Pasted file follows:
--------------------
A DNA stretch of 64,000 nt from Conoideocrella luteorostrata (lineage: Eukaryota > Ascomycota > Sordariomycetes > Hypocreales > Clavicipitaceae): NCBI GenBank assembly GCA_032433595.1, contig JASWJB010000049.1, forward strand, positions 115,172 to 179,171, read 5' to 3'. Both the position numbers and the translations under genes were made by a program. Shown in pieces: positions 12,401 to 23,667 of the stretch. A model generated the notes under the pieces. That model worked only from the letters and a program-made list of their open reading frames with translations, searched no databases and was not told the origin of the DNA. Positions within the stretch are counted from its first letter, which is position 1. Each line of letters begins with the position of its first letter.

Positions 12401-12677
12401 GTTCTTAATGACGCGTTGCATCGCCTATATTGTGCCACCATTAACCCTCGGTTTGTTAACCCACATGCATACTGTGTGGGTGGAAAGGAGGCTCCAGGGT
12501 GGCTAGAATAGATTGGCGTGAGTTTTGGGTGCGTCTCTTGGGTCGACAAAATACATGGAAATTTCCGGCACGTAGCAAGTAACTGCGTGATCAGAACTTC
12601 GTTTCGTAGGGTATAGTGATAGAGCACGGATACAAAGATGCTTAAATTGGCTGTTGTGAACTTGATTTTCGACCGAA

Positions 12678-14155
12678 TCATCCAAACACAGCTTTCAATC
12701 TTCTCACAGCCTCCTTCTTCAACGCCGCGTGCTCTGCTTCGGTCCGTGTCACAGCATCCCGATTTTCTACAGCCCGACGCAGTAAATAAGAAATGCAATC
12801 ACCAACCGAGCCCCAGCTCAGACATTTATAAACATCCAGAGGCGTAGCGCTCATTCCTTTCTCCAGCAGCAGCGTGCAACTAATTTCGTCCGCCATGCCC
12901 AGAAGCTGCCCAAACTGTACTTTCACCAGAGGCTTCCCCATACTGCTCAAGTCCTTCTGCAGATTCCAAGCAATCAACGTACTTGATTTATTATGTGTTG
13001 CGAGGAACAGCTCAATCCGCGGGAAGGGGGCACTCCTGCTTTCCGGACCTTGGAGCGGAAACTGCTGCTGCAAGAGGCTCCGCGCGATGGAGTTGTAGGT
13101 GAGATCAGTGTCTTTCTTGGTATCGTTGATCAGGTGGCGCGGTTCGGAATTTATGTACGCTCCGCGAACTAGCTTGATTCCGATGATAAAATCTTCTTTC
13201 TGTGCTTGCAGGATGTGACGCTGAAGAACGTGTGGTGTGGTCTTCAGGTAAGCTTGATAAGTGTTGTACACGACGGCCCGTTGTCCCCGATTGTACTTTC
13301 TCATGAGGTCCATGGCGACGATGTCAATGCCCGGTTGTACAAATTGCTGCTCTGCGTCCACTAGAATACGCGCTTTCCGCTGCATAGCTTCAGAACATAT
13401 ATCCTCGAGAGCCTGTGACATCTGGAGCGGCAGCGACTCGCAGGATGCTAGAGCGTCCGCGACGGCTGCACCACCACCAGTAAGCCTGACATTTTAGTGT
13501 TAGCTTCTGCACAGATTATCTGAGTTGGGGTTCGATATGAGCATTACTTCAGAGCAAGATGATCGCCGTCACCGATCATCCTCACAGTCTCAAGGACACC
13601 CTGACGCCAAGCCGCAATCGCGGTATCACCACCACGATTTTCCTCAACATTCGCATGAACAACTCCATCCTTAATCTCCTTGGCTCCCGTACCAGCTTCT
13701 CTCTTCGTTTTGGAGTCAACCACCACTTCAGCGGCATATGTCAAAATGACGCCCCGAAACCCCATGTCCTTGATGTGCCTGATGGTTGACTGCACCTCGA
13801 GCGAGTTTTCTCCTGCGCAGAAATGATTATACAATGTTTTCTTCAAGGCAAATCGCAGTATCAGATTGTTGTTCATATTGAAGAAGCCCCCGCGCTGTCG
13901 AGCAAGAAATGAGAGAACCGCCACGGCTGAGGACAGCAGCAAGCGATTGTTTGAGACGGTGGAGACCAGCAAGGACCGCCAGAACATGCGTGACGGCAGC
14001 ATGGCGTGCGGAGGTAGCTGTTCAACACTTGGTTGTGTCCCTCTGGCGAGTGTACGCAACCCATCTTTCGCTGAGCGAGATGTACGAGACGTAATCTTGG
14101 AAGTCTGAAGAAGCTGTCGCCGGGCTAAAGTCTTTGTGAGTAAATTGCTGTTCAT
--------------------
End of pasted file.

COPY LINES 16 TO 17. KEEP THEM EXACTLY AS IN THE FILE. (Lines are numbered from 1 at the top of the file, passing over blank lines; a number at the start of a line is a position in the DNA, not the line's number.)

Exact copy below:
13501 TAGCTTCTGCACAGATTATCTGAGTTGGGGTTCGATATGAGCATTACTTCAGAGCAAGATGATCGCCGTCACCGATCATCCTCACAGTCTCAAGGACACC
13601 CTGACGCCAAGCCGCAATCGCGGTATCACCACCACGATTTTCCTCAACATTCGCATGAACAACTCCATCCTTAATCTCCTTGGCTCCCGTACCAGCTTCT